Opinion – Public Sector Catch 22: The Role of “IT” in Business Transformation – John Gelmini

Dr Alf’s discussion about interims, the interim market and the UK public sector presupposes that the Government and Civil Servants actually want transformation and that if they do they want the most competent and effective people to bring that about.

The evidence based on the amount of fraud, waste and mismanagement of the UK public sector over the last 100 years is that the Government is keen to preserve the status quo and to develop structures like NHS procurement and MOD procurement which allow scope for waste and the plundering of budgets year after year after year.

The MOD has not completed a single piece of procurement or major project on time or to budget since before the Crimean War and now with Prince 2 as the mandatory standard, allowing for 6% to 8% project tolerances it is still billions over budget with no clear explanation as to where all the money went.

The Home Office has been described as “not fit for purpose” at least 5 times by 5 different Home Secretaries, the police under report crime by up to 50% and in my county (Hertfordshire) it is 30%.

The NHS produces the worst cancer treatment outcomes in Western Europe and has seen a 189% increase in managers and a further 225% increase on top of that.

Everywhere one looks at infrastructure (roads, hospitals, schools, airports, bus stations, railway stations etc) one sees an obvious mismatch between levels of tax levied and the pitiful amount of infrastructure actually built).

Look at our education system and compare it at state level with others abroad and you see expensive trendy heads and young people left behind as unsocialized blockheads in a world in which we are still nowhere close to paying our way.

The public sector does not want interims or reform, or Dr Alf style “radical transformation”; it would prefer that he and people like him retired to warmer climates, did other things and that those interims with less experience remained on the bench, growing older and poorer by the day, until their final demise.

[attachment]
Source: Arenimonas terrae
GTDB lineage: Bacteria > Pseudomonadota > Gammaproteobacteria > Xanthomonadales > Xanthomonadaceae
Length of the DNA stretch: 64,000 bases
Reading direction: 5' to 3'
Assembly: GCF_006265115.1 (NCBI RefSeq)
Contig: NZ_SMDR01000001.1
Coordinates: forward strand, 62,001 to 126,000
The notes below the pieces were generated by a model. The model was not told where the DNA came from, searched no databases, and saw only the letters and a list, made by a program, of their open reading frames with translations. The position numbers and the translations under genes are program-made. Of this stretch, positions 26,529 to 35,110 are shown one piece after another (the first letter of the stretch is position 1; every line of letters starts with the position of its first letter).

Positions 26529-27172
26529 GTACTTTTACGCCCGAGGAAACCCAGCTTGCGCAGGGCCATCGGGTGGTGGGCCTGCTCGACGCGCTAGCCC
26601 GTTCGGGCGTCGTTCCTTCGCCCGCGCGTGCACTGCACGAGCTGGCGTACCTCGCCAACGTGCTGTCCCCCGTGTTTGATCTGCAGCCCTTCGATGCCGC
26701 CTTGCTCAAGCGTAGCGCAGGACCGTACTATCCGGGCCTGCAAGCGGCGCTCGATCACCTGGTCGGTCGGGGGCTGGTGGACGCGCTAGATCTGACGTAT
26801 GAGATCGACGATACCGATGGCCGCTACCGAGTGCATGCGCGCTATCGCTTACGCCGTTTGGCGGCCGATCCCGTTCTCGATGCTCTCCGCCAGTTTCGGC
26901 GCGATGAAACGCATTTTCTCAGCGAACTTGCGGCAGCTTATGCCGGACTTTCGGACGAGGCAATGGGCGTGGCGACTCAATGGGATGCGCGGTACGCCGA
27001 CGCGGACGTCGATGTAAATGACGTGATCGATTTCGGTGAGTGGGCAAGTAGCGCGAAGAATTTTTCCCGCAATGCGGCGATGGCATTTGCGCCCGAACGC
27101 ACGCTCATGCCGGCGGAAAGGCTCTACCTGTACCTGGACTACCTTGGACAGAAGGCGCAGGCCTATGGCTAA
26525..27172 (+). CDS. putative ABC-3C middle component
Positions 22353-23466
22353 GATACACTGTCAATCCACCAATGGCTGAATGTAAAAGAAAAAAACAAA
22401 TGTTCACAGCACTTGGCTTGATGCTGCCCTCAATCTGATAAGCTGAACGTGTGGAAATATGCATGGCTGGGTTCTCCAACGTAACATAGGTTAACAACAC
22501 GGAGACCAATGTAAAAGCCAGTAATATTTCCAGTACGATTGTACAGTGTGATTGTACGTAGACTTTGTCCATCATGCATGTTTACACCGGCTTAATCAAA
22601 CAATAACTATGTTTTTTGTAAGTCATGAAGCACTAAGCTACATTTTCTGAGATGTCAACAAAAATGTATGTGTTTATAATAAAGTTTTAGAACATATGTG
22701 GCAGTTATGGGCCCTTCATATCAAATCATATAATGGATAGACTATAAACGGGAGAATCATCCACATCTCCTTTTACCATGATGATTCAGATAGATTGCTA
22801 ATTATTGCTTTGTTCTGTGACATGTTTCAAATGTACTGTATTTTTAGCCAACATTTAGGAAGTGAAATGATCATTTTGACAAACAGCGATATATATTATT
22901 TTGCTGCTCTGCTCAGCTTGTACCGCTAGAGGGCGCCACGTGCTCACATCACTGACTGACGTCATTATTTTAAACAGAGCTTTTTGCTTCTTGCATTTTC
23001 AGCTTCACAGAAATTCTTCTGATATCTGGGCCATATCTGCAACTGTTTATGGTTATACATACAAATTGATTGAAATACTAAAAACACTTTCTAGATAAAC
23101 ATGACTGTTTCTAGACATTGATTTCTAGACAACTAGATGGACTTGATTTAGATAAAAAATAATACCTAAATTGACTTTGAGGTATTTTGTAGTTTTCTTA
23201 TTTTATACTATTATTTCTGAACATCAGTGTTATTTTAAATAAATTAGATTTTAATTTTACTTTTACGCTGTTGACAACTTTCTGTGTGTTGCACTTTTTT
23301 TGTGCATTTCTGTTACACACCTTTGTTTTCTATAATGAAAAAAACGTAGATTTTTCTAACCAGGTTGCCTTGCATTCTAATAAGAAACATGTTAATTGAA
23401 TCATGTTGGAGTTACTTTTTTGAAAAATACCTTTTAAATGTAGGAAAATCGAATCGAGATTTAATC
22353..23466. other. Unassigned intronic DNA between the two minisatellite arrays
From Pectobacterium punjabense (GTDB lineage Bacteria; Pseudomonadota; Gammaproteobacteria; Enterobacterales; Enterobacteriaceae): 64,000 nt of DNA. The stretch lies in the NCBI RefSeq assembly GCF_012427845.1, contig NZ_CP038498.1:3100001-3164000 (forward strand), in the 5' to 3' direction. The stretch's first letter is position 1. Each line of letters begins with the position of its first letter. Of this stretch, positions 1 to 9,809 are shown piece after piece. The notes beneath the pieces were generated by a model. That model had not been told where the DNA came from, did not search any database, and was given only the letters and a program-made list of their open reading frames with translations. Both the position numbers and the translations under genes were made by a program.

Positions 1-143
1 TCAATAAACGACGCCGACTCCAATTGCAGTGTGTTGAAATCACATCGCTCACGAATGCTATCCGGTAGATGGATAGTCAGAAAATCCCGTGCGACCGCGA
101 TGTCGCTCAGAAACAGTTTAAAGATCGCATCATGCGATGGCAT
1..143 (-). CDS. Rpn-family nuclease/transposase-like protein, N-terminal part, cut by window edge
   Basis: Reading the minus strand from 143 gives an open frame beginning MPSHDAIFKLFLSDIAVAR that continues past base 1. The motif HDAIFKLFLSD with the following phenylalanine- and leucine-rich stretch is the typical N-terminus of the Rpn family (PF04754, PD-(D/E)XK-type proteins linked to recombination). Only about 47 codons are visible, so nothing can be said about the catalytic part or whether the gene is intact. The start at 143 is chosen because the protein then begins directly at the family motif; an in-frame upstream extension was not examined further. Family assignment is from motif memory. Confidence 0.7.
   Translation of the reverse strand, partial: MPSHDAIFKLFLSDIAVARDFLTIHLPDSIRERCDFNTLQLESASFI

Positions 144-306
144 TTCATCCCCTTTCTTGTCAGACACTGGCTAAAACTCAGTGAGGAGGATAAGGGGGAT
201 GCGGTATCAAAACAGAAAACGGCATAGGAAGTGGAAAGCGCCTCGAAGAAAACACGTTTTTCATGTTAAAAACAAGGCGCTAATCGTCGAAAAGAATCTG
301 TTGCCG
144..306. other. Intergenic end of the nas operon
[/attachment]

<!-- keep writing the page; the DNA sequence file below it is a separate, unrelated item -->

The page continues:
What the public sector wants is to be left unscathed, packed with useless people engaged in non jobs all pretending that things are just fine.

That requires more involvement by Big 4 consultancies to create the illusion of change and reform when in fact what is being created is a modern paradise for latter day “Captain Pugwashes”(He was the childrens television lazy pirate character) to waste money at scale.

John Gelmini

Opinion – New idol group exists to pay off debts | The Japan Times – John Gelmini

English: Day 3 of the protest Occupy Wall Stre...

English: Day 3 of the protest Occupy Wall Street in Manhattan’s Zuccotti Park. (Photo credit: Wikipedia)


Interesting though this Blog from Dr Alf is, the problem with youth debt is that it is unnecessary.

It should not require well meaning pop stars or impresarios or anyone else to relieve youngsters of debt, which they should never have accumulated in the first place. Nor should the youngsters aspire to be pop stars to remove their debt. The politicians have their priorities backwards.

Bright young people who are being educated at university represent the intellectual seed capital and knowledge capital of a nation’s future. It should be heavily invested in and nurtured, without the need for students to incur debts.

For example, the money to pay for it in the UK needs to be found from things like EU budget contributions (£12 billion gbp a year), the Barnett Formula £35 billion gbp a year, wasted foreign aid, 12 billion gbp a year, most of which gets stolen by corrupt dictators and officials, and the continuing waste represented by too many councils, quangos, police constabularies, fire commands, BBC managers, NHS managers and overpaid Head Teachers who fail to do their job.

The Japanese and others have to look carefully at their priorities but there should be no student or young person’s debt for Japanese and other newspapers to write about.

John Gelmini